Crypto

Adopting crypto is an eventuality for Bangladesh

In the era of NFTs and blockchain, crypto can usher in massive changes to the financial industry in Bangladesh. But first, effective laws and their enforcement must be ensured

September 21, 2022, 10:15 a.m.

Last modification: September 21, 2022, 10:45 a.m.

Over the past 10 years, the value of cryptocurrency markets has surged, reaching around $2 trillion at a time. Photo: Reuters

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Over the past 10 years, the value of cryptocurrency markets has surged, reaching around $2 trillion at a time. Photo: Reuters

Cryptocurrencies are digital or virtual currencies that rely on cryptographic technologies to function and use encryption to protect transactions. They allow secure online payments without the intervention of third-party intermediaries. Bitcoin was the first of its kind and remains the best known to this day.

The emergence of cryptocurrency has created a new financial structure in the world. Countries that embrace crypto have had a massive impact on the livelihoods of their citizens. The global crypto market is worth over $2 trillion and it is expected to grow to over $5 trillion in the next two to three years (CoinMarketCap, 2022).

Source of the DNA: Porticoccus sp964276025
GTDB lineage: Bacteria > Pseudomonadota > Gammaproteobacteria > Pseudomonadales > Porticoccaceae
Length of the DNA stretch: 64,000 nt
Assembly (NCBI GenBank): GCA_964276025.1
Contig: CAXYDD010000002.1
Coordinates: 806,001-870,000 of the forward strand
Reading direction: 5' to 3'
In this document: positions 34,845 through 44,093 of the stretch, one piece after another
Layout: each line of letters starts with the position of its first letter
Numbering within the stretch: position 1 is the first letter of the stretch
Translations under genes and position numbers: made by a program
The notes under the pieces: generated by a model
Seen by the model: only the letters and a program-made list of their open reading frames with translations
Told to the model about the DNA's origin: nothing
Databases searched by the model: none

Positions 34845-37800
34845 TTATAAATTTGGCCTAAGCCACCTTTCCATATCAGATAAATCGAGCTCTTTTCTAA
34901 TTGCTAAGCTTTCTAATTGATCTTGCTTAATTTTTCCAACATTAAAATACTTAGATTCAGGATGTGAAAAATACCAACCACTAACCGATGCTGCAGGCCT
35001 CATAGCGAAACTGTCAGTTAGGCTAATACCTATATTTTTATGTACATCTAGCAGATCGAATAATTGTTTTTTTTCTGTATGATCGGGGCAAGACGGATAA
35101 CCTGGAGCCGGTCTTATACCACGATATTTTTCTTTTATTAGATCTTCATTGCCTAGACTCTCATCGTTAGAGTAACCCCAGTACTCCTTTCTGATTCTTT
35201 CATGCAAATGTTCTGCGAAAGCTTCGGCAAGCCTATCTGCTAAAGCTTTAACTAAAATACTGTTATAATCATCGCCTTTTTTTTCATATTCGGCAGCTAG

Some policymakers and economists see cryptocurrencies as a way to improve financial inclusion for underbanked and underserved populations.

How Western countries have adapted to crypto in just eight years reflects how much people are interested in crypto.

The US, UK, and Australia are the top three countries that have adapted to crypto. Countries like India and Pakistan are also in the race for the fastest growing crypto nations.

Despite such expansion and recognition across the world, Bangladesh has yet to accept it, and cryptography is still illegal here. There are two main reasons behind the government’s decision not to legalize cryptocurrency.

The first is the volatility in the value of crypto and the lack of anonymity associated with it. The unpredictable nature of crypto has already affected tons of financial situations, and the government fears that this will have a very negative impact on the economy of Bangladesh.

With a hostile view towards crypto, the government has made crypto illegal according to the Foreign Exchange Regulation Act. The law also states that anyone associated with crypto in Bangladesh will face severe consequences under the Foreign Exchange Regulation Act 1947; Anti-Terrorism Act, 2009; and the Prevention of Money Laundering Act 2012 (Bangladesh Bank, 2017).

Nevertheless, the people of Bangladesh have also shown their fair share of interest in cryptocurrency. Moreover, the growing blockchain-based business competition shows how much the next generation is interested in being a part of the crypto world.

As most countries adapt to NFTs (non-fungible tokens) and DeFi (decentralized finance), the government is now considering the future prospects of crypto in Bangladesh (Gailey, 2022).

The path to crypto legalization

With the growing trajectory and global adoption of crypto, the government may have no choice but to legalize crypto in Bangladesh. The government must be prepared with effective policies to ensure that it does not hamper the nation’s economy and hampers the citizens with ineffective financial laws.